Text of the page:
The third game came only four points short of one of the all-time classics — the 18-16 tiebreaker John McEnroe won over Bjorn Borg in the fourth set of the 1980 Wimbledon final. Sometimes lost in that retelling is that Borg overcame that heartbreak to win the fifth set, much the way Djokovic overcame Game 3 to pull out this fifth set.
“Even though I lost that game, I felt like, ‘OK, he’s getting a little bit more tired and maybe this is my chance to step in,’” Djokovic said.
The question now is whether Djokovic can recover for his final in time. He’ll have at least one thing in his favor: This year, the U.S. Open broke with its tradition of playing the men’s semifinal and final on back-to-back days, which gives Djokovic an extra day of rest.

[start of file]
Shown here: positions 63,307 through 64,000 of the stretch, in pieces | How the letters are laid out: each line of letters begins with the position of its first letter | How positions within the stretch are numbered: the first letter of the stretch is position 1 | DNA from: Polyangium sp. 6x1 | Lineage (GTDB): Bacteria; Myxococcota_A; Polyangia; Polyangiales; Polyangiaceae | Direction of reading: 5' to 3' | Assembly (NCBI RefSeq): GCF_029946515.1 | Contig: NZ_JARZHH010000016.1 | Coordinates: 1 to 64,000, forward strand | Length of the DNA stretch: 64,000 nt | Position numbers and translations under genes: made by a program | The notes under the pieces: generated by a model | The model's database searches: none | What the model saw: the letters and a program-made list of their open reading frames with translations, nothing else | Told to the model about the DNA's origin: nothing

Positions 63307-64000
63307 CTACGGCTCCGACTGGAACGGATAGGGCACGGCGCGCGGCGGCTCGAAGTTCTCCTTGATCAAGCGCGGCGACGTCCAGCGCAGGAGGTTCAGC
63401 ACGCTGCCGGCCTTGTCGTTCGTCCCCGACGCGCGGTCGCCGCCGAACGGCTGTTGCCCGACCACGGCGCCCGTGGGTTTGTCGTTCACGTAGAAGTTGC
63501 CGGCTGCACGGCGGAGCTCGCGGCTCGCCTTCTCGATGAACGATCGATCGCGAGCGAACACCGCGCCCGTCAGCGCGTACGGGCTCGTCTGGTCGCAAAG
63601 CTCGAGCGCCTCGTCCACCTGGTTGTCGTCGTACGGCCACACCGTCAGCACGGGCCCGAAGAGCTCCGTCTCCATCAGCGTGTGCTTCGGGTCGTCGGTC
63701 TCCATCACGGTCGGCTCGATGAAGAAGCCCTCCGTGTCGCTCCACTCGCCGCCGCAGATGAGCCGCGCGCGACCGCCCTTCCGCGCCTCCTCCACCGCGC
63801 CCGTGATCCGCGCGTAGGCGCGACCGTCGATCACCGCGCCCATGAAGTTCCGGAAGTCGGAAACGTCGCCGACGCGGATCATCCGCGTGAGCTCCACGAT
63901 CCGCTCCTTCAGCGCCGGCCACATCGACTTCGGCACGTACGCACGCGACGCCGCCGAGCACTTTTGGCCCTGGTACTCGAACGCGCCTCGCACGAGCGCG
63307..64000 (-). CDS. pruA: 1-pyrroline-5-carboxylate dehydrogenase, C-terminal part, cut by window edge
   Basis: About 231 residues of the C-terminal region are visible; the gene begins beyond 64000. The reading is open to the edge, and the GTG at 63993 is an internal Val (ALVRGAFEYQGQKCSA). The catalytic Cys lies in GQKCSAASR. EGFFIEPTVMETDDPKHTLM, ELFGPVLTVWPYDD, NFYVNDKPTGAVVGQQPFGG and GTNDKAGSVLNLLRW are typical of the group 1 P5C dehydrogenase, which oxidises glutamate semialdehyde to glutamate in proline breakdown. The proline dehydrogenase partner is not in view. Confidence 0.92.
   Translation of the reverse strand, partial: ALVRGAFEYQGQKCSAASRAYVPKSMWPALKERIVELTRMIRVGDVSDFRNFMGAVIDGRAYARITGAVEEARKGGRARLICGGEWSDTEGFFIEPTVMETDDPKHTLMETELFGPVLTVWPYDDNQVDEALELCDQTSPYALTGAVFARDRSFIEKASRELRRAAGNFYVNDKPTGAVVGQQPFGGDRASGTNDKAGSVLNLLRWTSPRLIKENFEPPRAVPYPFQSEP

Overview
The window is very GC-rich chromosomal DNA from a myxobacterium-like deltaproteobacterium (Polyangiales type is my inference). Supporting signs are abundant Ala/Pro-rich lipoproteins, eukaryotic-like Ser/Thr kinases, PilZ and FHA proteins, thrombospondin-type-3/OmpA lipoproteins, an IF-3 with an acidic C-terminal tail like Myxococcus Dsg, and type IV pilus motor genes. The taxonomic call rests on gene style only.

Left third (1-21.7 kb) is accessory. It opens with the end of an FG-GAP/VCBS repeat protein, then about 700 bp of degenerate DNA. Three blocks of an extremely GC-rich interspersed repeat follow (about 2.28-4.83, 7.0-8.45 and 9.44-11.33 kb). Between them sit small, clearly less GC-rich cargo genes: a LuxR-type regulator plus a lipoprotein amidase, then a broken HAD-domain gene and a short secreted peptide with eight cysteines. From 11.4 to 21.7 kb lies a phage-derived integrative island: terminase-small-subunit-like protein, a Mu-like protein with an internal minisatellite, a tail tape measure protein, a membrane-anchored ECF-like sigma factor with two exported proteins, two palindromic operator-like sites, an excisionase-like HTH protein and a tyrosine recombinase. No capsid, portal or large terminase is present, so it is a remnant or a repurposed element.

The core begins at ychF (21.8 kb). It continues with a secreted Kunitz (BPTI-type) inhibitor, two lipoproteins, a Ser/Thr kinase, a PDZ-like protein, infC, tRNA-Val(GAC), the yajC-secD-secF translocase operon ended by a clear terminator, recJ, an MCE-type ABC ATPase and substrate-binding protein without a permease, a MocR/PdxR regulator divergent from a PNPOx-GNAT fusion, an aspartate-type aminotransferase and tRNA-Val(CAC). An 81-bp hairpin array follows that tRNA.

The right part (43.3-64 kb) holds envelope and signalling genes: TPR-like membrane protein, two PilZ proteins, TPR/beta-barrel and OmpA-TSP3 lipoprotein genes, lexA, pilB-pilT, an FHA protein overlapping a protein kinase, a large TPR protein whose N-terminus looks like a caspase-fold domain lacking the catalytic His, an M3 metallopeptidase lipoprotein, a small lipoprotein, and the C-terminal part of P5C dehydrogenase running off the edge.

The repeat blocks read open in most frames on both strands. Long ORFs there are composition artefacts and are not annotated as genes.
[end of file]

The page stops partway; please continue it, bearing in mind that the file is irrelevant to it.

But this was a grind, much like his five-set win over Juan Martin del Potro in the semifinals on the grass at Wimbledon in July. He returned two days after that one against Andy Murray and, clearly tired, tried to close out points at the net in what turned out to be a three-set loss.
“Hard court is my most successful surface,” Djokovic said. “This is where I can say I feel most comfortable and confident. Hopefully, I can perform better than I did in the Wimbledon final and maybe get a chance to win a trophy.”